If you’re unlucky and have a suspended Pinterest account, submit a help message every single day asking someone from Pinterest to address it. It may take months.
Pinterest often suspends accounts accidentally and then ignores appeals to have the account reinstated.
They may never contact you, and simply turn your account back on one day without a single email or a “sorry (too much to ask?).
I have an entire deep-dive article with copy-paste scripts to help you with Pinterest account suspension.
This is simply a bug on their end and it’s happened to many, many genuine creators who followed the rules.
And if you DID accidentally commit spam, be honest. Admit that you made an honest mistake (more on this in my guide) and there still may be hope for your account being reinstated.
Pins Have Disappeared
There are a few instances when pins disappear, and it’s important to diagnose your problem.
- The spam blocker (diagnose with the above help)
- Your pins have just lost their rankings in searches, which just happens sometimes (no concrete way to track)
- Your pins have been removed by Pinterest on purpose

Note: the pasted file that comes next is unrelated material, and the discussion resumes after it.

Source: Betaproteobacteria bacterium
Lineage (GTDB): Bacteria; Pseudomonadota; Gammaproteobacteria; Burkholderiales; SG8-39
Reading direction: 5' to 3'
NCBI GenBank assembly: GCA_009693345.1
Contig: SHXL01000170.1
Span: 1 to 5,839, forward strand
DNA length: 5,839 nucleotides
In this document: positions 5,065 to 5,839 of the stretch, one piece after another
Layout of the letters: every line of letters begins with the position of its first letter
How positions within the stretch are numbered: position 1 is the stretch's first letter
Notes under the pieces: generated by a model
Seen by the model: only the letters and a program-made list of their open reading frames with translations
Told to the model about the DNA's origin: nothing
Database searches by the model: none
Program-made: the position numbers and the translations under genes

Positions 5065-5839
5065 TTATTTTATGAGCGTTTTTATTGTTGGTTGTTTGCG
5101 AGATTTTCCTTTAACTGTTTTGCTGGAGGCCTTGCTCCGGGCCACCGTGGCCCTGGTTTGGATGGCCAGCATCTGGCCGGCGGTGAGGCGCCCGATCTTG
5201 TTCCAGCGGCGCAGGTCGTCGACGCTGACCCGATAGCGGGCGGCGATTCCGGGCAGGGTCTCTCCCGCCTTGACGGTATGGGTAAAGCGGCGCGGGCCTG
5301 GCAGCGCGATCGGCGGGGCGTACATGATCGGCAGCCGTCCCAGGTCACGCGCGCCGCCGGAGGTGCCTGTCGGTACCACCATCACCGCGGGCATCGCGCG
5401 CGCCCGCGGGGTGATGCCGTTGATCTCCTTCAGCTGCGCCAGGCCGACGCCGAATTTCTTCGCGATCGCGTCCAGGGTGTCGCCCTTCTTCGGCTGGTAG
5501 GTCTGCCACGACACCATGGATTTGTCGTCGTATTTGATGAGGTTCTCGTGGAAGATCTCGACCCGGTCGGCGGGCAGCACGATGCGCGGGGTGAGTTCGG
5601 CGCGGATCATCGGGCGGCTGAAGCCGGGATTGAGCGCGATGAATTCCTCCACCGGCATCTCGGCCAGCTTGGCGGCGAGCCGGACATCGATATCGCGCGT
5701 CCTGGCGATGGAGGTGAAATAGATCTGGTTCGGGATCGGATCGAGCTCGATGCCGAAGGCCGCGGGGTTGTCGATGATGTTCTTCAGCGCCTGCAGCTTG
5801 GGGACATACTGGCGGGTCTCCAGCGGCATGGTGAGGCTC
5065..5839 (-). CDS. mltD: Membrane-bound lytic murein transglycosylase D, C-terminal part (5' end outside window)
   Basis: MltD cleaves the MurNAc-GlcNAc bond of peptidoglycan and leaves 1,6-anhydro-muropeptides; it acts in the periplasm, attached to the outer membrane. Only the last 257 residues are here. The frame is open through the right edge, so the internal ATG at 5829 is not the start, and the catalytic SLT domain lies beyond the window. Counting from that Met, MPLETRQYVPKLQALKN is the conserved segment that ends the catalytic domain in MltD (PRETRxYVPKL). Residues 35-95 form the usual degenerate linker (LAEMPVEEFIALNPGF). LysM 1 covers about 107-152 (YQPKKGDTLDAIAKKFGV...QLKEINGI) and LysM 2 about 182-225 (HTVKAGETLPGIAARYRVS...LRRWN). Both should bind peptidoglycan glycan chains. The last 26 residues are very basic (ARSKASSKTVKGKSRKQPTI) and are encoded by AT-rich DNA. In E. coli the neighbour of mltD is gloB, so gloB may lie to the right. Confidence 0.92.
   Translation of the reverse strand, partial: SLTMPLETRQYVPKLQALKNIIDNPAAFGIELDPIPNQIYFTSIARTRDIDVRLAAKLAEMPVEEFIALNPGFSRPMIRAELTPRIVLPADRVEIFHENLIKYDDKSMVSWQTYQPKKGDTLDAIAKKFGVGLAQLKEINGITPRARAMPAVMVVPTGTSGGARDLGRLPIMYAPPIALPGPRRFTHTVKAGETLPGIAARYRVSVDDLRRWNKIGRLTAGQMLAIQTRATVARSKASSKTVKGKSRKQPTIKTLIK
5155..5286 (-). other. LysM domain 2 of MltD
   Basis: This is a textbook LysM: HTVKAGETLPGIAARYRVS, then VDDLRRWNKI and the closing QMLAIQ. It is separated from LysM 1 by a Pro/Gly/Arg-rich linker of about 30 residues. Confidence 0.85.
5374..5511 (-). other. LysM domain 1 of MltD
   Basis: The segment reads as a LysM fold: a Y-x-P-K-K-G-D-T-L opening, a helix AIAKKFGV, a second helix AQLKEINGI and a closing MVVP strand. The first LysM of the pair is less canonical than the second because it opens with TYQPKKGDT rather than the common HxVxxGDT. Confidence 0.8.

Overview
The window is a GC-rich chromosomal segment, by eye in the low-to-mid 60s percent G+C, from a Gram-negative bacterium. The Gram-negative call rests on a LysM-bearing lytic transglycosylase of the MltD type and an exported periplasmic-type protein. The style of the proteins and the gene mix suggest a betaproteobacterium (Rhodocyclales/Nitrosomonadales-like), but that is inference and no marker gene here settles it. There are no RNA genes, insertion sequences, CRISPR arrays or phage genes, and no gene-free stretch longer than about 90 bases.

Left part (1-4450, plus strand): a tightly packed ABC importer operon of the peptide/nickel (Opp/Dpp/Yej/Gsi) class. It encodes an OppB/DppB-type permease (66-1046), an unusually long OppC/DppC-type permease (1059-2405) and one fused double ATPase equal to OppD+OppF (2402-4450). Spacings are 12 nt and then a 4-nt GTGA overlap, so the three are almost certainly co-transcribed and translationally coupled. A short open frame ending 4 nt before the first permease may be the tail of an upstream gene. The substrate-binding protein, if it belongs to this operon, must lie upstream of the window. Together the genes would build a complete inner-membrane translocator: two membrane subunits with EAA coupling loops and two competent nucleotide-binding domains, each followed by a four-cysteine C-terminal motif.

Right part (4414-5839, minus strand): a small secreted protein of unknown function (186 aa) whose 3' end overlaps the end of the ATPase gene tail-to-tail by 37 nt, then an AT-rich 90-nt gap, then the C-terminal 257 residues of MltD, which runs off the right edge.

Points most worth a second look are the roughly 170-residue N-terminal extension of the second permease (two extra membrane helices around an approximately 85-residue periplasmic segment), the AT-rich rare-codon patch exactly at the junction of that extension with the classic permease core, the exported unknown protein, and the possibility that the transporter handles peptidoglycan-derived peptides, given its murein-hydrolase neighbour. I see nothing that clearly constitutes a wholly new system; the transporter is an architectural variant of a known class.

Pinterest’s official page on missing pins is here, but it’s pretty brief.
How to tell if your pins have been removed on purpose:
- Did you get an email saying that your pin had been removed?
- If you search the pins within your own account, can you find them?
Pinterest claims in their help emails that they don’t remove any pins without letting you know, but I’ve heard from users who say otherwise.
One creator specifically saw all of her pins removed from Pinterest searches, and she couldn’t even search and search on her OWN Pinterest boards and discover the pins (she could only find her pins when she scrolled through her boards).
Pinterest cited that her pins were mistakenly removed in a global sweep. If you’re suspicious that your pins have also been mistakenly removed, follow these steps:
- Put in a help ticket specifically describing your issue
- Copy and paste this message somewhere, because (next step…)
- You should put this help ticket in every day until you get a response
Pinterest not responding to help tickets is a really common problem, which deserves its entire own heading.
Pinterest Help Won’t Reply